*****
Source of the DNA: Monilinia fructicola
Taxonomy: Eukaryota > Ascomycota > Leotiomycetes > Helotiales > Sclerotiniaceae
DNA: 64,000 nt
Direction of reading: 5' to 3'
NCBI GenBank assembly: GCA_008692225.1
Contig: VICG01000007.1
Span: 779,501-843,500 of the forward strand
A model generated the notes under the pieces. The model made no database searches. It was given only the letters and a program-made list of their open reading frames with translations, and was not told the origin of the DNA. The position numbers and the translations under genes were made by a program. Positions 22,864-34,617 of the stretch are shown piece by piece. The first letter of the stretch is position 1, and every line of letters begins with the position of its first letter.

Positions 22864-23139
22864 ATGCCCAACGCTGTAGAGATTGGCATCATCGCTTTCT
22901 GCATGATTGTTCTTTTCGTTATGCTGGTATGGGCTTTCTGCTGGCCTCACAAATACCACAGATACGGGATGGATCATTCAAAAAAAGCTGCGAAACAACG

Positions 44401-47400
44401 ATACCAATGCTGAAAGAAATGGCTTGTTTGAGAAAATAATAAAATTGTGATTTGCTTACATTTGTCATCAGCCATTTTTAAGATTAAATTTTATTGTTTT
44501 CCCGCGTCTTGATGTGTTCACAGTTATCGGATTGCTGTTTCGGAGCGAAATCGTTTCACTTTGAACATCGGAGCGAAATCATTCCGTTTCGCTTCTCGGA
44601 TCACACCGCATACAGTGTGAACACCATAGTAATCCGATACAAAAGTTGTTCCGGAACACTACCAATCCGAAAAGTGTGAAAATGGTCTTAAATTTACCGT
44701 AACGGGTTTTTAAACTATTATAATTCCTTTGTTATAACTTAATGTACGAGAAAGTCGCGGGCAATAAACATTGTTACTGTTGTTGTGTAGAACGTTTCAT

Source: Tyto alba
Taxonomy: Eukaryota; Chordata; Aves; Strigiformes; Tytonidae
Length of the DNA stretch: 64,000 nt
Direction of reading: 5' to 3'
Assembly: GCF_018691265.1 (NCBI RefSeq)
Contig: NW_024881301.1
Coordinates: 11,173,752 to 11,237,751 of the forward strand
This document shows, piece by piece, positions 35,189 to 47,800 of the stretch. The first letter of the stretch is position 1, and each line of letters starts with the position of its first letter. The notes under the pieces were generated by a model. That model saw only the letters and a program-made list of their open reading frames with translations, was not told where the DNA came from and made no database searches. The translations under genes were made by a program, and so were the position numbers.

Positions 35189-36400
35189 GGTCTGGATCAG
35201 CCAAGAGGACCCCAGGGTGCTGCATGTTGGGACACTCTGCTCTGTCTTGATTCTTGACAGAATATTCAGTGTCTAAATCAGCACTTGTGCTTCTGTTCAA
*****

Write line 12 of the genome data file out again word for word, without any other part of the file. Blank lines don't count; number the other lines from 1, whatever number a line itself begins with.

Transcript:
Positions 44401-47400